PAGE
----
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Taboo Child


In Africa, disability doesn’t stand up to tradition

« It is all about tradi-disability and social pressure to preserve the group’s ethnicity.
All the children I took a picture of have been excluded because they bear this taboo, this difference own to their disability or twinship.
These children don’t know who they are. There is no psychological monitoring. Big NGOs go to warring countries but forget developing countries… How can it be possible ?
Nothing allows us to think that any african population could be so powerless in the face of this problem. Traditions alone can decide for the fate of an illegitimate child, a unblessed child…So they are abandonned, and this is a real disaffection. »
Malik Nejmi

In Africa – and mainly in traditional backgrounds- a disabled child has little chance to survive. A malformation, a mental deficiency, and this is a sign that something is breaking.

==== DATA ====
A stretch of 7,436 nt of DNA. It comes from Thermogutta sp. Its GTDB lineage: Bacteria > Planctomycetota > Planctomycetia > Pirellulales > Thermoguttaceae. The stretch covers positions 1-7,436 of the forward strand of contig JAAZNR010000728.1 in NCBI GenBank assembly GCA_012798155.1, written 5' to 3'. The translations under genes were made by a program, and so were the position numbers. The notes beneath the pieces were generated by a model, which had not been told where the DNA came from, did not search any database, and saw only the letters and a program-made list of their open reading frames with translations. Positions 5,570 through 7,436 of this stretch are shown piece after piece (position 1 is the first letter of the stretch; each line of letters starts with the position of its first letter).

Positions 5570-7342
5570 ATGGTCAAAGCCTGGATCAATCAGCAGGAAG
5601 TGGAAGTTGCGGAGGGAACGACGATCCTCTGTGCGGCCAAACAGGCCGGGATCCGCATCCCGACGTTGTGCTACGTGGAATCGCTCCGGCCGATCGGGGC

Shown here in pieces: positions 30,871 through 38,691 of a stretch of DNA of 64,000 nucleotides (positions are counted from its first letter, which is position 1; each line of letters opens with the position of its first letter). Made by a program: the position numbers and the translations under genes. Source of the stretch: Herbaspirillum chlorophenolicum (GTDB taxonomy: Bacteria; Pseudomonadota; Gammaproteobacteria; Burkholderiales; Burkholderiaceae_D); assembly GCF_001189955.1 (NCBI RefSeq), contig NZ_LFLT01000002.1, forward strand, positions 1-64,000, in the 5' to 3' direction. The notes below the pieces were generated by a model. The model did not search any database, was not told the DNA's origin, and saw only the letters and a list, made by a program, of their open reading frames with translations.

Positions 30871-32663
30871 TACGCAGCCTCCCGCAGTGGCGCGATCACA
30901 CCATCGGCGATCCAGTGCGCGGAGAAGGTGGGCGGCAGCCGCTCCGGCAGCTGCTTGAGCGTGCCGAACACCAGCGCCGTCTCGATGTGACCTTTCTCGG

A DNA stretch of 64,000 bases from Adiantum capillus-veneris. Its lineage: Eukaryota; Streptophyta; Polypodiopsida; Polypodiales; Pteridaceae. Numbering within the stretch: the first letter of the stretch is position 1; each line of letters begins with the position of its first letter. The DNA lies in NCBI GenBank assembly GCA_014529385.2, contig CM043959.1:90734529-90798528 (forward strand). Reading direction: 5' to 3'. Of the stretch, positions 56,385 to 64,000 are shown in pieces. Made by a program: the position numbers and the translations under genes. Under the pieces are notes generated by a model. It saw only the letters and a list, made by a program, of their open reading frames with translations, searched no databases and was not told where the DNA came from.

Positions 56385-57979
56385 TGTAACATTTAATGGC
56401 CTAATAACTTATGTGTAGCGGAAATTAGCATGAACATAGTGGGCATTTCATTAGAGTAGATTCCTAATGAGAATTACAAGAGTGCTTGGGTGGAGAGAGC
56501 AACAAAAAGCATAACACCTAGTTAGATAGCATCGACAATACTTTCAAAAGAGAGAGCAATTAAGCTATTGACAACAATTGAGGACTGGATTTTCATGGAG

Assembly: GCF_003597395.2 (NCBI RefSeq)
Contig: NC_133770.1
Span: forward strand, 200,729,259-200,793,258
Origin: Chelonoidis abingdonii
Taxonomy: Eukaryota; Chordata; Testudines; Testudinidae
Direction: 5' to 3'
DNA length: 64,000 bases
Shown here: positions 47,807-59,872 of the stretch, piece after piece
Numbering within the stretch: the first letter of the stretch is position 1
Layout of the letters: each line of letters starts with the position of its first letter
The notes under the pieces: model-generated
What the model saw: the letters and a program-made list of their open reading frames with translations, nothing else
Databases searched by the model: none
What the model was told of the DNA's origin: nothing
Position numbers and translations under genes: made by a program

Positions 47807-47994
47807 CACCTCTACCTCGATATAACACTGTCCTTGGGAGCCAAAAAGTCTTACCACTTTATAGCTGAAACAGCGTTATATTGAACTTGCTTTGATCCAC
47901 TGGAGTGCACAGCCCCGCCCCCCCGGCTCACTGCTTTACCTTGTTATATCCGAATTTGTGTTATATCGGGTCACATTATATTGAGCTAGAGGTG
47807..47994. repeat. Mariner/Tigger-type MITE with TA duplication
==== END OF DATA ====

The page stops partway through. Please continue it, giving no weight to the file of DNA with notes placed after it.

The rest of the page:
It is difficult for us to hear a malian doctor saying that in some west-african ethnic groups, midwives get rid of disabled childs at birth. To understand the word « Ngoki », which means incomplete for Samburu and Masai ethnic groups in Kenya, is not an easy thing either. And what about this particular definition of death? When they are sacrificed, these babies don’t truly die. The mother is told they have been sent back… To born again later on.


The exhibition is an installation of 130 photographies, polaroids and text together with a video.

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